With the stimulus package details finalized, President Obama proudly announced the fastest tax break in history, which will begin to reach the middle class’ pockets after April 1. You’ll get the full impact of the tax reduction if you make less than $150,000 a year as a couple, according to the new IRS tax rates.
Consequently, over the next year, our wallets will be carrying around an extra $35 a month to use as we please. The purpose of the bill approved on February 13 is to motivate consumers to spend a little more to boost the flagging economy. How well will this work and what is one to do with the extra money?
What Should I Do With My Stimulus Tax Credit?
Although we’re not getting a stimulus check, we are receiving a tax credit, and the big question of course is whether we’re inclined to spend it. Though economists may want me to spend the money, this is not necessarily what I’m planning to do.
If everybody rushed to the mall to spend $35 every month, the economy would certainly enjoy some kind of revival. But how big? Multiply this amount by 138 million tax payers and you get close to $55 billion dollars forked over to businesses over the next year. Our GDP (Gross National Product) or the total amount of everything produced in the country stands at $14 trillion (2008); so is $55 billion enough to get us back on our feet? Of course not. The rest has to come from what we export (11% of GDP) and what we normally consume. But since most of the world is suffering a recession, they also stop importing as much from us. In other words we are going through a vicious circle with seemingly no end in sight.
Awesome image by Walt Handelsman
Should I Spend Or Save My Tax Break? Taking Care of Me First
Unfortunately, as is the case in every economic crisis, most people will become selfish, and look out for their families first. Human nature has it that given the choice between feeding our neighbor and feeding our family, you can guess what the great majority of people will do. It would certainly be awesome if we could do both! I therefore predict that a lot of people will be hanging on to the extra bucks with a tight grip.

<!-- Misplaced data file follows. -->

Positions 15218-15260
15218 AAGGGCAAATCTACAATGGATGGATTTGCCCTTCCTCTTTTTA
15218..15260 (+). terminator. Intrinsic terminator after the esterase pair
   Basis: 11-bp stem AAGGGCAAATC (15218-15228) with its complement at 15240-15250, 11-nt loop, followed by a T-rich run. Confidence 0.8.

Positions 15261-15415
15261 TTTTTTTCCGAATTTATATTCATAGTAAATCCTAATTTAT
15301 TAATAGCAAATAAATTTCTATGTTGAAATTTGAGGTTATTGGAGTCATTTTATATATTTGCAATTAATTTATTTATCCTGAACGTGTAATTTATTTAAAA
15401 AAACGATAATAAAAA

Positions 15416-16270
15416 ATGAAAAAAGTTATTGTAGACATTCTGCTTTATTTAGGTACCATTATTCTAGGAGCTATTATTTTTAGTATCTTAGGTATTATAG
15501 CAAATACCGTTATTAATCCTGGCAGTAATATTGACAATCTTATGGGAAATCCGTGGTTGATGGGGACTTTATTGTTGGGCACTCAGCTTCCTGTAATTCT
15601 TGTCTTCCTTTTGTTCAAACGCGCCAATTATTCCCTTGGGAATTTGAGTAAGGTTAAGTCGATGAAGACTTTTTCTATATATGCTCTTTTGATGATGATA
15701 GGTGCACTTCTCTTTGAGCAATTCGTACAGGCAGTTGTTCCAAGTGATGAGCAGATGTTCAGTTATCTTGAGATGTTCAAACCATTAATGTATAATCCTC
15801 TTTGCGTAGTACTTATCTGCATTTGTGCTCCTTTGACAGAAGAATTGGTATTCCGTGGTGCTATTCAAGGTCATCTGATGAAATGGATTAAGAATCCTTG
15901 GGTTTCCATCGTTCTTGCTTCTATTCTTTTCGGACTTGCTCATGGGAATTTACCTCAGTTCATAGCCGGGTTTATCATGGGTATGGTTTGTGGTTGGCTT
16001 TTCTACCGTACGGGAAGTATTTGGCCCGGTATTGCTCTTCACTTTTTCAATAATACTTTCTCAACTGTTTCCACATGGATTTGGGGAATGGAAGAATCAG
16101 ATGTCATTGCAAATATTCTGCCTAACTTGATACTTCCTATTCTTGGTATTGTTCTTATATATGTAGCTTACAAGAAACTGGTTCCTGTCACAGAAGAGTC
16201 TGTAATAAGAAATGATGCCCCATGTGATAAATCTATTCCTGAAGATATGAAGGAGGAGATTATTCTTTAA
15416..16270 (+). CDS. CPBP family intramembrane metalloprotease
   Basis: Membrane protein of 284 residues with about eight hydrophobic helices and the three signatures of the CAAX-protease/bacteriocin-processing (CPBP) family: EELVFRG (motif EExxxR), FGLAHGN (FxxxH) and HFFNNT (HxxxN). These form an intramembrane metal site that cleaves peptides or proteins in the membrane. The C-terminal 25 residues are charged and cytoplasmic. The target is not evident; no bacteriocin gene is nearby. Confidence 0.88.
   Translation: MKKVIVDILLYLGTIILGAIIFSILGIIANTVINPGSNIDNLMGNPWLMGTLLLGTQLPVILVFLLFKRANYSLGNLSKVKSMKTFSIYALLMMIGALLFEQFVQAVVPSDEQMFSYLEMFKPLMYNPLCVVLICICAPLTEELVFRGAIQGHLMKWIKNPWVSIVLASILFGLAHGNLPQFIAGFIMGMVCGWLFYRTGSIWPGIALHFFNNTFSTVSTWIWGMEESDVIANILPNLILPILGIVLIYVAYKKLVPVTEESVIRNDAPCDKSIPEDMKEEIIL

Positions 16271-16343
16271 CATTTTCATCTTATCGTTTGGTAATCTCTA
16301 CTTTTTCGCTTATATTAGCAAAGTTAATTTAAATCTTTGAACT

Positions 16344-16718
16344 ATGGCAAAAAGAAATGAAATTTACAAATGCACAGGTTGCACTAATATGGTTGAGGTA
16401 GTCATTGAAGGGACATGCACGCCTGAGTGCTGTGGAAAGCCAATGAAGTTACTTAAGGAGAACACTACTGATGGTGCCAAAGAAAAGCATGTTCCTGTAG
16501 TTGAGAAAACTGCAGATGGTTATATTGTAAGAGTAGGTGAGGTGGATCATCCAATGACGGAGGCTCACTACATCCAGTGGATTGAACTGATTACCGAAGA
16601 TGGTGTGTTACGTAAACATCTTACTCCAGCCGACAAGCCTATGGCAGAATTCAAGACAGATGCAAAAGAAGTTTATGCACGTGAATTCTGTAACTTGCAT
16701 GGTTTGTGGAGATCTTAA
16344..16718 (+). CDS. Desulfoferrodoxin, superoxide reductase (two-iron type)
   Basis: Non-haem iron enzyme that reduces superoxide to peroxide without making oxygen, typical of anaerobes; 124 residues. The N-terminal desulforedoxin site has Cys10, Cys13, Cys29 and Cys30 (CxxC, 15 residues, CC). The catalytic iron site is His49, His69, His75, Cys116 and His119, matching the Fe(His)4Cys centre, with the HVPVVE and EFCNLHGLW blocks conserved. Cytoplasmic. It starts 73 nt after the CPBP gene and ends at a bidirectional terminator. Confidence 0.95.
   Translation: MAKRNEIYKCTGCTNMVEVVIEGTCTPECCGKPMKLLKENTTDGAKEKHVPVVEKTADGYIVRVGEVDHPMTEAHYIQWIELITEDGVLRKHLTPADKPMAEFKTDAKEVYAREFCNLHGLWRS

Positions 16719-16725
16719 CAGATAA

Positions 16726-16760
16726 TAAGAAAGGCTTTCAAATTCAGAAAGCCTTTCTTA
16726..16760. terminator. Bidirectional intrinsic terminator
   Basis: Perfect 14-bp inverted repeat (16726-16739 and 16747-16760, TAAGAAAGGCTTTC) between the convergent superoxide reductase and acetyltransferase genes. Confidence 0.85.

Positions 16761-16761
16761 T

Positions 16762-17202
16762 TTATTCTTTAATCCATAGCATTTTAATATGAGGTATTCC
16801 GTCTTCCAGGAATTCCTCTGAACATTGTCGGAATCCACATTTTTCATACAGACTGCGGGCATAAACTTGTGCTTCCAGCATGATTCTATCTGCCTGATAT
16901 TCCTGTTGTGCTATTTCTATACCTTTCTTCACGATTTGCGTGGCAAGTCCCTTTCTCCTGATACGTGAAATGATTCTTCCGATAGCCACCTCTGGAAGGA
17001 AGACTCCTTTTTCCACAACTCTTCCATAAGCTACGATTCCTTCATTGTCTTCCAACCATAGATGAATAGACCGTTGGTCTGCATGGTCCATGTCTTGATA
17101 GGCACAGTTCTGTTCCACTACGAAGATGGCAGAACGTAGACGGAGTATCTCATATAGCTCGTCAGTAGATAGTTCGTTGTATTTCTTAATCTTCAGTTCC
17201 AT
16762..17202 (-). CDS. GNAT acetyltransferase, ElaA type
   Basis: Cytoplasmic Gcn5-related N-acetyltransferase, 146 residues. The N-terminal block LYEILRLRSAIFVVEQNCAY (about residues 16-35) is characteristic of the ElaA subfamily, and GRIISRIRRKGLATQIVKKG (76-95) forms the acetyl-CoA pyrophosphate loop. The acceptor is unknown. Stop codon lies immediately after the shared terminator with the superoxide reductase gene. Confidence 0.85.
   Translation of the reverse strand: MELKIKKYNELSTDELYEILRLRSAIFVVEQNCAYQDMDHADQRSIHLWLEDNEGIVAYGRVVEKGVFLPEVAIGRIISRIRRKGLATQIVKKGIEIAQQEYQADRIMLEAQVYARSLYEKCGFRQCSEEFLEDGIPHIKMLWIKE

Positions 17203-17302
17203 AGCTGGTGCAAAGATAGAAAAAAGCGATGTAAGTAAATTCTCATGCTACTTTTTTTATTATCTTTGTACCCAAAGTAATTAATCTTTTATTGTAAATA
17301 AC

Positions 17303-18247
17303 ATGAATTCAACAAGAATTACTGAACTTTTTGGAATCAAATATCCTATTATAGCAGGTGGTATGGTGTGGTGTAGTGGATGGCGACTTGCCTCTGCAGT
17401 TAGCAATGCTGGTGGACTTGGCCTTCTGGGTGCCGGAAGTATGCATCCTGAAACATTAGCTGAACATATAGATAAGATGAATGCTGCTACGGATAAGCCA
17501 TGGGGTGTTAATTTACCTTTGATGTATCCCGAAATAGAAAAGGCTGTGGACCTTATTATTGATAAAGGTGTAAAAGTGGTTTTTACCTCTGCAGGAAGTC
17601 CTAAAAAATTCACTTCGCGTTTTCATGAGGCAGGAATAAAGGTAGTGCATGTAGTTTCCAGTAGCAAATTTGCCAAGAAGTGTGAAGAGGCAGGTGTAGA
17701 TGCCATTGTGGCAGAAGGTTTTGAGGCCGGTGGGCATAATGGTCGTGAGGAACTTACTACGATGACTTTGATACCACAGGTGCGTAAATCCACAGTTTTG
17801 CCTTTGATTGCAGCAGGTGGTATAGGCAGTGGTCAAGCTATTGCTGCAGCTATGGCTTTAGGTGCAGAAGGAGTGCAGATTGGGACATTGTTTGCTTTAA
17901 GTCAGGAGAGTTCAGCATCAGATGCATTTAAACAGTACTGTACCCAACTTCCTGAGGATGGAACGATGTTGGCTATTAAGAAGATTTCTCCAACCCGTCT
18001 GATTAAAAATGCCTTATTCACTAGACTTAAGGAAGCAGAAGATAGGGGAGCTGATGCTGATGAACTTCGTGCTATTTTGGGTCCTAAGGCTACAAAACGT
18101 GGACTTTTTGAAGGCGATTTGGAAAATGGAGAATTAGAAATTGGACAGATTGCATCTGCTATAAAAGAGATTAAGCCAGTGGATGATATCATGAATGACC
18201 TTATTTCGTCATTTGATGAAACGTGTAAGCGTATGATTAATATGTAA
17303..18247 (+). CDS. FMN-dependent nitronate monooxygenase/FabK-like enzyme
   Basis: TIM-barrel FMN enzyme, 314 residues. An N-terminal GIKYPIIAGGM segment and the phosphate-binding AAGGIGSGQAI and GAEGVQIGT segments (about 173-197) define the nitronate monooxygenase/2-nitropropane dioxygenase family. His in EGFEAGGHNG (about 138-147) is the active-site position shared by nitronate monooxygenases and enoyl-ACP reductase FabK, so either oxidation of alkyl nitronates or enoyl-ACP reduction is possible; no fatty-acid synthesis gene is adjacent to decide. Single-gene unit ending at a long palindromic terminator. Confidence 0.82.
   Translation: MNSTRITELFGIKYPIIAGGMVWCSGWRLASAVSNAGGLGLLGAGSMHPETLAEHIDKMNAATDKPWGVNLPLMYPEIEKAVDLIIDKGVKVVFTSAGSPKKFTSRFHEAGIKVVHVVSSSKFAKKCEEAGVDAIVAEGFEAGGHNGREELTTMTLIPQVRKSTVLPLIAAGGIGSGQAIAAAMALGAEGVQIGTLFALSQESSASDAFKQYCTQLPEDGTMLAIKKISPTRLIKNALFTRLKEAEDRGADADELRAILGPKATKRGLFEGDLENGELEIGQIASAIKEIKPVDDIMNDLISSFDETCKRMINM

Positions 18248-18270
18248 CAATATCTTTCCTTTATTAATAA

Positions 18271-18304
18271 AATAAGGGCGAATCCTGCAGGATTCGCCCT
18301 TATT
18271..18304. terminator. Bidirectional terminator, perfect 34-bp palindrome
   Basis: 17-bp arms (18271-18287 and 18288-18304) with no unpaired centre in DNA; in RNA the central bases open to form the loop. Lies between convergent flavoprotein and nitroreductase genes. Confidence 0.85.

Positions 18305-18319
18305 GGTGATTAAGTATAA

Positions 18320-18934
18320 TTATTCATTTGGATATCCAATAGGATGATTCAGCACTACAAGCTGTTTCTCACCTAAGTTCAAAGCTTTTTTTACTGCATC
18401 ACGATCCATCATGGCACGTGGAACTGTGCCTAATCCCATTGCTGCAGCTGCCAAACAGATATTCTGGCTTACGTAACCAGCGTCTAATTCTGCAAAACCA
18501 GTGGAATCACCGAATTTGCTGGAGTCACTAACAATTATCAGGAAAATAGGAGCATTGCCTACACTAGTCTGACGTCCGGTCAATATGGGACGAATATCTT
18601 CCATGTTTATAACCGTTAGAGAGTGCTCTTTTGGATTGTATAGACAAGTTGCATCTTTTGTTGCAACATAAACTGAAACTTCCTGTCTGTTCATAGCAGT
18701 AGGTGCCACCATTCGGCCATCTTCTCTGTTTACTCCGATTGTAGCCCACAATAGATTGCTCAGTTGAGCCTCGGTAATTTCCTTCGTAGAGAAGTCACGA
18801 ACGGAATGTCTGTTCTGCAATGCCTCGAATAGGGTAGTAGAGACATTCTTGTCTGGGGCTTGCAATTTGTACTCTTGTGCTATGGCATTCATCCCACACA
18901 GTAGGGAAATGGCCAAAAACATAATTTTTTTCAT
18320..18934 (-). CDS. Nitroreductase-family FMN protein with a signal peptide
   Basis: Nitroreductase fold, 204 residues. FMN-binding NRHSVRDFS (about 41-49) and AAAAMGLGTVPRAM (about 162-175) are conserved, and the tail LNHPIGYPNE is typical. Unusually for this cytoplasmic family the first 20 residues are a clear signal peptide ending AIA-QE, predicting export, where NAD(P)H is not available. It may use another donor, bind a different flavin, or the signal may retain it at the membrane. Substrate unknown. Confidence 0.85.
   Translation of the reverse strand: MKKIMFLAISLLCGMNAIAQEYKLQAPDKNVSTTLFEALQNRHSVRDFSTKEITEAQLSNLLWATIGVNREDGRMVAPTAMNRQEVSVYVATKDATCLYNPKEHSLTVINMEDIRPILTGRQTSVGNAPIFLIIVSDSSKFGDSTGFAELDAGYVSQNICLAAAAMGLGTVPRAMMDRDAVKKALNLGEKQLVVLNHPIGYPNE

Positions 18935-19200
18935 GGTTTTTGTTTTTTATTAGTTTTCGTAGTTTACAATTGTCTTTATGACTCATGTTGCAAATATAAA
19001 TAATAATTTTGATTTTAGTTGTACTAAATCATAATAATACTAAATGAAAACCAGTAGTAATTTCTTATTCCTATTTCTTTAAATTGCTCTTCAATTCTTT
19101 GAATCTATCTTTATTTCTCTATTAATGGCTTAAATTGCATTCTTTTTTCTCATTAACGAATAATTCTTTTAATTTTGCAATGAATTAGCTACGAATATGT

I also don’t think that this puny tax break of $800 per family over the next year will make much of a difference to the global economy. My tendency, for example, is to add this “windfall” to my savings in secure investments. For those carrying debt or who own a house, it would be financially wise to add it to your mortgage payments or emergency fund by banking it in a high yield savings account.
Should we rethink the tenets of responsible personal finance and how it applies to us, because our economy is tanking? If we spend our tax credit, it will be for the “greater good” of our overall economy, while if we save the extra bucks, the stimulus tax break won’t be as effective. But with all the ridiculous behavior we’ve seen going on in Washington, Wall Street and trickling down into Main Street, spending to save the economy just because someone else expects us to do so should be the last things in our minds.
How we use our tax credit depends on our specific circumstances and financial situation; it’ll depend on how we decide to use the money to look out for #1.
Stimulus Package Tax Deductions For A New Car, But What About Medical Bills?
The tax relief bill also includes a tax deduction for new car buyers (who make less than $250,000 as a couple). That’s good, but how many people want to increase their total debt in these trying times? Still, it’s great news for consumers — this kind of provision is here to reward big ticket spending.
Understandably, the stimulus package details can only accommodate so many provisions. But as a senior citizen, I want to put in a word for the older generations, and one thing that the stimulus bill (or any government bill or budget for that matter) fails to address properly is the enormous cost of medical bills, especially for older Americans.
If your total medical payments do not exceed 7.5% of your adjusted gross income, you can’t deduct anything. So if somebody has bills for $4,100 and makes $55,000 a year, he or she cannot deduct a dime, a serious injustice that hurts thousands of Americans. Care to posit why the stimulus bill avoided addressing our health care issues?
How Much Do You Plan To Spend?
We look upon what President Obama has done and despite all the gaps we may see in this stimulus plan, this package was a lot of work and is ultimately the result of much compromise. This program is a big balancing act that aims to make the biggest impact on as many people and parts of the economy as possible. It would be interesting to see if the people positively affected by the stimulus bill will uphold their end of the “bargain” and decide to spend in the way that they’re expected to do.
How are you planning to use your tax credit?
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